Discussion in 'UK Community Board' started by wenpop, Jul 24, 2017.
Thanks! Will look into it.
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I would eat at The Square fantastic food. Or Amaya excellent Indian
Join the Chelsea True Blue supporters club immediately, one membership per person that wants to watch the match. You MAY be able to get tickets out of that, but the Bridge is very difficult to get tickets at. Please be aware "touting" (scalping) of tickets is illegal in the UK and carries a very high likelihood of fake tickets or showing up and being told that they aren't your tickets and you aren't allowed.
We went last March, because Chelsea was still in the FA Cup, they had their Premier League match moved to a different date and they ended up playing a FA Cup game while we were there against United. The only shot we had at tickets at that late date were hospitality tickets direct from the club, it was an amazing, once in a lifetime experience but it cost more than our monthly house payment. I wouldn't hesitate to do it again if in the same position, but just realize that the hospitality tickets can run $300+ each, and the seats aren't even that good at that price.
With that said we did get a pre-match tour of the Bridge, dinner and drinks and the chance to meet a couple of Chelsea players. It was one of the coolest experiences I've ever had.
I got married there (Well in the Liberal Club next door) . Its a 5/10 min walk down to Parliament square one way, and about 4 tube stops to Tower etc if you go East. You can walk 5 mins up Northumberland Ave into Trafalgar Sq, and then on into Soho and the West End. Its a nice hotel. The Corinthian (which is opposite) is one of the most expensive, but is beautiful.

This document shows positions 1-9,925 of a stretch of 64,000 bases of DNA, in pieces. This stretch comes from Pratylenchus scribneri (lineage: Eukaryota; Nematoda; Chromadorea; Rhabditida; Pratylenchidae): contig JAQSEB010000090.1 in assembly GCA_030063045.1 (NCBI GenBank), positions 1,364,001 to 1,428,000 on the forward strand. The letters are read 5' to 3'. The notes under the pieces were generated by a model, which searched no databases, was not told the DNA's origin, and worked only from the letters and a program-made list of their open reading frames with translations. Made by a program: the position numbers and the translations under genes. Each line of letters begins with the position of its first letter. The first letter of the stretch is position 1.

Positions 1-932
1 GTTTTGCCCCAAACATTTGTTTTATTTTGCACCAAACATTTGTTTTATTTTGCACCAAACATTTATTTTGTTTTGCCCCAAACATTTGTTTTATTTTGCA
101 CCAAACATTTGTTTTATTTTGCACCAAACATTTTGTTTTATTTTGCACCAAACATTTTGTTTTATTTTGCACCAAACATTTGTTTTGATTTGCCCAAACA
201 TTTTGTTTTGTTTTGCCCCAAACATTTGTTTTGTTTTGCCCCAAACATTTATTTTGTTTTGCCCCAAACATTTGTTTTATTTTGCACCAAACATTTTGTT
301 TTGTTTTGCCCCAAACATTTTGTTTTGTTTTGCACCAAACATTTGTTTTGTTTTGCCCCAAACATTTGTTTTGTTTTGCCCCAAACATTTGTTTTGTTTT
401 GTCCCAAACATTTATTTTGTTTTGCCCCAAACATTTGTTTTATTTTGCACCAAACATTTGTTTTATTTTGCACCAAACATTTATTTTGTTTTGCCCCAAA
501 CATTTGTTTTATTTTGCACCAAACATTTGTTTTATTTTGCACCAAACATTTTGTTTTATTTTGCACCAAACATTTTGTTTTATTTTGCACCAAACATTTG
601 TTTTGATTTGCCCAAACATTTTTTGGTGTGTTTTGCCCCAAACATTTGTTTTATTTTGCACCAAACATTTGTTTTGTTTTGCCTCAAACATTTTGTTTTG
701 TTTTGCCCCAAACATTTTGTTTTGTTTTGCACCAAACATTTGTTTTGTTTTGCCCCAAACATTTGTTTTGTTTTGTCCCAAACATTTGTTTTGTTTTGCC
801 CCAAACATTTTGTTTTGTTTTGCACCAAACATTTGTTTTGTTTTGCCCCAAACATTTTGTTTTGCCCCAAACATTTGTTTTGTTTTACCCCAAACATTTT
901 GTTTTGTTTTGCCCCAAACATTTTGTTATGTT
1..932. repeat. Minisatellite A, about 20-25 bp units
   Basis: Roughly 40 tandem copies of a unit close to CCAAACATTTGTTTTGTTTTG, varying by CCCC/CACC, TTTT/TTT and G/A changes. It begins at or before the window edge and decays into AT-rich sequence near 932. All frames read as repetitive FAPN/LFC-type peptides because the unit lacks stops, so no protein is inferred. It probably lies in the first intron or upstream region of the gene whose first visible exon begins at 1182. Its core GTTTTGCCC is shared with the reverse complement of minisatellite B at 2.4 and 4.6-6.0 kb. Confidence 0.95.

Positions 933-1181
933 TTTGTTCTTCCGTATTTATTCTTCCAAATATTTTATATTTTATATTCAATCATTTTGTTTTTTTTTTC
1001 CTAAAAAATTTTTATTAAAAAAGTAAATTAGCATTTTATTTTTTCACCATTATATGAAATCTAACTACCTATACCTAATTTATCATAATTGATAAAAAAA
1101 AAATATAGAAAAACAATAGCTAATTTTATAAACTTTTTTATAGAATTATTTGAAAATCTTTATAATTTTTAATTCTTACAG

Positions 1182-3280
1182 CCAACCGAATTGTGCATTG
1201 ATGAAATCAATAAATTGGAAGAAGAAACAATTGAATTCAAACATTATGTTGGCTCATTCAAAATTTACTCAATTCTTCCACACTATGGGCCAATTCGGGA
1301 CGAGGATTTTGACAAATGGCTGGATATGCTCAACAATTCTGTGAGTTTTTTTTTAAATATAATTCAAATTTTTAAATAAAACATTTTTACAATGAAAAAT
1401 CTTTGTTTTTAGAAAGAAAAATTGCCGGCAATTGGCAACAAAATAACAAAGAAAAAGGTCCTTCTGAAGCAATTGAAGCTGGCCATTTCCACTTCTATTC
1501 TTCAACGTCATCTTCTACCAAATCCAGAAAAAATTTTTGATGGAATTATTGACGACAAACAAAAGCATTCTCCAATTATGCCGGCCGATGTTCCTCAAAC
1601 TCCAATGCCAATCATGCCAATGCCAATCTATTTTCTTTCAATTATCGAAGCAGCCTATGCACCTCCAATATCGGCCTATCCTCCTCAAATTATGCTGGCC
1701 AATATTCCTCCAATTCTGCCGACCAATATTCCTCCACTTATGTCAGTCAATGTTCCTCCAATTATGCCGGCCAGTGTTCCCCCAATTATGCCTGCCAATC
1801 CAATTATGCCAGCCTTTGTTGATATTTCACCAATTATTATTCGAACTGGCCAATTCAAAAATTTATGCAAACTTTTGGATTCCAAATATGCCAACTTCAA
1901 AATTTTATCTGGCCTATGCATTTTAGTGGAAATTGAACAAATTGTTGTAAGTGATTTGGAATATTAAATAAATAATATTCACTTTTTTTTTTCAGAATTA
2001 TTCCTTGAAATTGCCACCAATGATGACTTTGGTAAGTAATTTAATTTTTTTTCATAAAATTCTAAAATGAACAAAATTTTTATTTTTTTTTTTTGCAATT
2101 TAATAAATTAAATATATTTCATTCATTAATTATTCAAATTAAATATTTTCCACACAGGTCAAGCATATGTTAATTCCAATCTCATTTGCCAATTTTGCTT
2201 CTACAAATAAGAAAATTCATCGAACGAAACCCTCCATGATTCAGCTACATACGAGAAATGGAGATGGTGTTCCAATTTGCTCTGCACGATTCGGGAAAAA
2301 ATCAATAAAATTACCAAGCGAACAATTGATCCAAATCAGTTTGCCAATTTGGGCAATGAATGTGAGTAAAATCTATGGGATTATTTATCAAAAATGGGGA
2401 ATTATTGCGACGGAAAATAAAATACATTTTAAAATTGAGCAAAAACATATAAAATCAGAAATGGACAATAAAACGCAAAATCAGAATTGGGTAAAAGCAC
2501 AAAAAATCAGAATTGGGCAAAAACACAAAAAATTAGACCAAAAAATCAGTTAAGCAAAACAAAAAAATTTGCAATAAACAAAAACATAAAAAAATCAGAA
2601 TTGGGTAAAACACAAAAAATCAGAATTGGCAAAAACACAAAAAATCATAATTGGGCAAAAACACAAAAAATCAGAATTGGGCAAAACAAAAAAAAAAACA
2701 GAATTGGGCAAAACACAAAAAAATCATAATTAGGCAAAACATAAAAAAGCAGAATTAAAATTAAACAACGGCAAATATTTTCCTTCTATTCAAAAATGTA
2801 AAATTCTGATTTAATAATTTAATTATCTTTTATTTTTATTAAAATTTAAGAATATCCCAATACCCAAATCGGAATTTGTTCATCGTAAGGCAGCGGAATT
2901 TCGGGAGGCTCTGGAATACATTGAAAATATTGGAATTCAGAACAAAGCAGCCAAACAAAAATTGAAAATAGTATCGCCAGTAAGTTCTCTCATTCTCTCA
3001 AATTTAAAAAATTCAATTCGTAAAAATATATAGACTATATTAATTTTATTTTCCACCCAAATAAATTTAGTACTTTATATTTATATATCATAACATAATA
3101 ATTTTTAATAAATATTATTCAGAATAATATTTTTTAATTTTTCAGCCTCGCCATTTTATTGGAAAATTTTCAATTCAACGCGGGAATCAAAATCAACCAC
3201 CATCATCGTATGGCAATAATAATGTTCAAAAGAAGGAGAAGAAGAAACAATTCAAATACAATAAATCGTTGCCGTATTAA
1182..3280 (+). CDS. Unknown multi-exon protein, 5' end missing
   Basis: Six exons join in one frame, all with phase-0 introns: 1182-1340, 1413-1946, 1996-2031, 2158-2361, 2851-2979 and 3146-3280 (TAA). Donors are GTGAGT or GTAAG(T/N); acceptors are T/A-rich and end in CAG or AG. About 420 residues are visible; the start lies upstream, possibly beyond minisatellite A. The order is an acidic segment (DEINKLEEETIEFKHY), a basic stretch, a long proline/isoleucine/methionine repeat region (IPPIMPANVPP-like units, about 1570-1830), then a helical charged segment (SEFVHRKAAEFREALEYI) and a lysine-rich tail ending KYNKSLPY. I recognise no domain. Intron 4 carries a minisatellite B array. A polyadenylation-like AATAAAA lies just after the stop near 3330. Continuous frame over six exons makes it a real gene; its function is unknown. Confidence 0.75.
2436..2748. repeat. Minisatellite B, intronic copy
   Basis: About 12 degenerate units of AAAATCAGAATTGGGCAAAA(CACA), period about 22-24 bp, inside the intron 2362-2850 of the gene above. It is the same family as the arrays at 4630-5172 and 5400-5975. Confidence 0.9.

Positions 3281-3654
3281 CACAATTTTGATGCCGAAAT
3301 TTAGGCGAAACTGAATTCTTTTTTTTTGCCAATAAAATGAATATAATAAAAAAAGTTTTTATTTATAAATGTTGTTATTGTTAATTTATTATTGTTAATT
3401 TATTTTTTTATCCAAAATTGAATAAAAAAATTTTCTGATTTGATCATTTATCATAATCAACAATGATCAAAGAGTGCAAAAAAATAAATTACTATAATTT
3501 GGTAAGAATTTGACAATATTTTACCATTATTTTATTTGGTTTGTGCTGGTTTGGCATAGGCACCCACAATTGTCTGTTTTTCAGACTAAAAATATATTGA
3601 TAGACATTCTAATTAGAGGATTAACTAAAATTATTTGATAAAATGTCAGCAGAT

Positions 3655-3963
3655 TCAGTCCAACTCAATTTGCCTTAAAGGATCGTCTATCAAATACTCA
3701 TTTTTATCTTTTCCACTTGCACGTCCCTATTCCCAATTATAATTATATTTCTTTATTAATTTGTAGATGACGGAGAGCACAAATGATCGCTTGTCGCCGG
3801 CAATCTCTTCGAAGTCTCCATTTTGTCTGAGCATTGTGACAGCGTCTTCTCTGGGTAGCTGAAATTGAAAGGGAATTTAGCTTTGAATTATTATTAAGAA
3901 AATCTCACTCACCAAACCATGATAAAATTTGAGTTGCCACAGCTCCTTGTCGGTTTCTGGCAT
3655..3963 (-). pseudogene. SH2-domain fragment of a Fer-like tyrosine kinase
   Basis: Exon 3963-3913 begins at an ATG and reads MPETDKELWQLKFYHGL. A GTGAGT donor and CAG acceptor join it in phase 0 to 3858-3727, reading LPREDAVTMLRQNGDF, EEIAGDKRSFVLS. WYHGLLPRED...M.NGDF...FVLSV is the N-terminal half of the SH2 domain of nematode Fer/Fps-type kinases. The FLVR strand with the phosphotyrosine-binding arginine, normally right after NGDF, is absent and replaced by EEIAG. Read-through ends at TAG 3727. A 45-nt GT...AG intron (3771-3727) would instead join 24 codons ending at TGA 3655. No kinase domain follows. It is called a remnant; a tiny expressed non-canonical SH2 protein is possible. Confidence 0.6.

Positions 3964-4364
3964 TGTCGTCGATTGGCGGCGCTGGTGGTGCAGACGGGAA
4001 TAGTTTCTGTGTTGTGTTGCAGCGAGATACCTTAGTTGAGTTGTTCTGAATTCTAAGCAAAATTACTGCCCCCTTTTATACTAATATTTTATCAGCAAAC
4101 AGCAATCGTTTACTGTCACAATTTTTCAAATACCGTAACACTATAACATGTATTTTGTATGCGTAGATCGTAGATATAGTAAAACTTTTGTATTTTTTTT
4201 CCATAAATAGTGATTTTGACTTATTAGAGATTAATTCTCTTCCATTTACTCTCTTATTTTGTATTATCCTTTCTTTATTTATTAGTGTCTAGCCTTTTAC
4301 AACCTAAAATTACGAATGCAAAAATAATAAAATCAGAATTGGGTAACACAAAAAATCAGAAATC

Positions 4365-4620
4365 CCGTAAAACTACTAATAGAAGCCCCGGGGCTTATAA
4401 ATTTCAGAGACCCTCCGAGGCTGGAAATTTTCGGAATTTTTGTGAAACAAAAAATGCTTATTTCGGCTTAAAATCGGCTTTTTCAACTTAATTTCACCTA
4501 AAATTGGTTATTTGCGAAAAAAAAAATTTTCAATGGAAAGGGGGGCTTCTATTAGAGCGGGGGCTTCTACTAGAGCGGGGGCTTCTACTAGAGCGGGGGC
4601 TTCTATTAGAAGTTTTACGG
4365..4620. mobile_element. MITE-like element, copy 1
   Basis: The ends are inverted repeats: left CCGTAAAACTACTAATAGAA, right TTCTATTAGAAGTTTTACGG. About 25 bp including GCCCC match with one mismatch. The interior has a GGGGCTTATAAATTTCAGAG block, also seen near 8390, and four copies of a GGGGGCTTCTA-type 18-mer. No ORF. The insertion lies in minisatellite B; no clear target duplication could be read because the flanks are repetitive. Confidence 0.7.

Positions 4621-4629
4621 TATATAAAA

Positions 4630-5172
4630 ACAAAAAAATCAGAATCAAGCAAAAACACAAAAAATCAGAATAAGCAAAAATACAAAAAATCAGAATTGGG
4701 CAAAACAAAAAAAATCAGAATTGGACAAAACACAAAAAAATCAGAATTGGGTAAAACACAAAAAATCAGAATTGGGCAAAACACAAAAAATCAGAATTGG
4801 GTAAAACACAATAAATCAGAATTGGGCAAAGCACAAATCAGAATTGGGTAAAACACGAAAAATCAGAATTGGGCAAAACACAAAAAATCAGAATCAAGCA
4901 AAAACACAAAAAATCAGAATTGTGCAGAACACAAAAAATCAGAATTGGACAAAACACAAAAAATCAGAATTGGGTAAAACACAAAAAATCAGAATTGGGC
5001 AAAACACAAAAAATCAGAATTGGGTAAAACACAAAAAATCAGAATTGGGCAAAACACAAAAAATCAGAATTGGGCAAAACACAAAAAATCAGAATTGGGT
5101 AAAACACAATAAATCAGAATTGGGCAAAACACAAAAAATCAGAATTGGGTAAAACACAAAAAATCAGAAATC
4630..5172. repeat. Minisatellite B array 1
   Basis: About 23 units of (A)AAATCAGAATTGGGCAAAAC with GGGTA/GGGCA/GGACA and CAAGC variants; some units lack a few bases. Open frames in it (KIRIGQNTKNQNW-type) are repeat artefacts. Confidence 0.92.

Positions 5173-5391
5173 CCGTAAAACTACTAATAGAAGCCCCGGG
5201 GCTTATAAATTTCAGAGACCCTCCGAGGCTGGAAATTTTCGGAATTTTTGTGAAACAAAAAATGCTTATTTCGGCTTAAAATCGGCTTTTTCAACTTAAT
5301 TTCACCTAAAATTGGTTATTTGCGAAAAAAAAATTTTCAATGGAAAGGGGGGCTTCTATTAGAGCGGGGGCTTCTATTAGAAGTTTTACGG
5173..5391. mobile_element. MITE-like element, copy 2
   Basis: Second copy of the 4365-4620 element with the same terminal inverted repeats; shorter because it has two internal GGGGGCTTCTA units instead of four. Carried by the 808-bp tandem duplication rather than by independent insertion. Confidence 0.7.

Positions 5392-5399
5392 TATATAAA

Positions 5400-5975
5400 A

If you go, do not cheer for the other side when they score etc.. I am a season ticket holder at another London club, and this is a common issue, fans being in the wrong part of the ground, and it can single you out a bit. If you are Chelsea fans, you will be fine.
The issue with this is a bit like WDW. If all the tourist stuff you want to see is in the East and the City, start to look there. If you want to do Kensington and the West End, stay at that end. Even if you stay slap in the middle, the attractions aren't really walkable. Anywhere in Zone 1 tube makes it pretty easy to get to most places.
I just got back last week from a two week stay at the Conrad St. James. We loved it and it was so close to everything. We walked to so many things and the tube was right across the street for the rest (St. James Park Underground station). It was a quick few stops to the museums in one direction and to the Tower of London in the other. It was a short walk to Victoria station with access to other tube lines. We only took a taxi to get to the British Museum since that would have required changing train lines and since it was our last day there, we decided we'd rather splurge.
If your around in the evening my best tip for free is book in for the key ceremony at the Tower of London ... https://www.hrp.org.uk/tower-of-london/explore/ceremony-of-the-keys/#gs.aPEGCqs -
An HRP https://www.hrp.org.uk/membership/#gs.kZ1AGPY pass could save you money if your into that side of the history..
Westminster is now tour-able for a fee though I suspect the restoration works may see that end for a while (as with Buck House) (and remember its free for UK residents if you go through your MP as is the climb up Big Ben - again though the works will probably see this end for a few years)
Walk a lot - its the best way to see London - Check the distance - you dont actually need the tube half the time (in fact it will probably take longer by the time you have descended - walked - waited and ascended)
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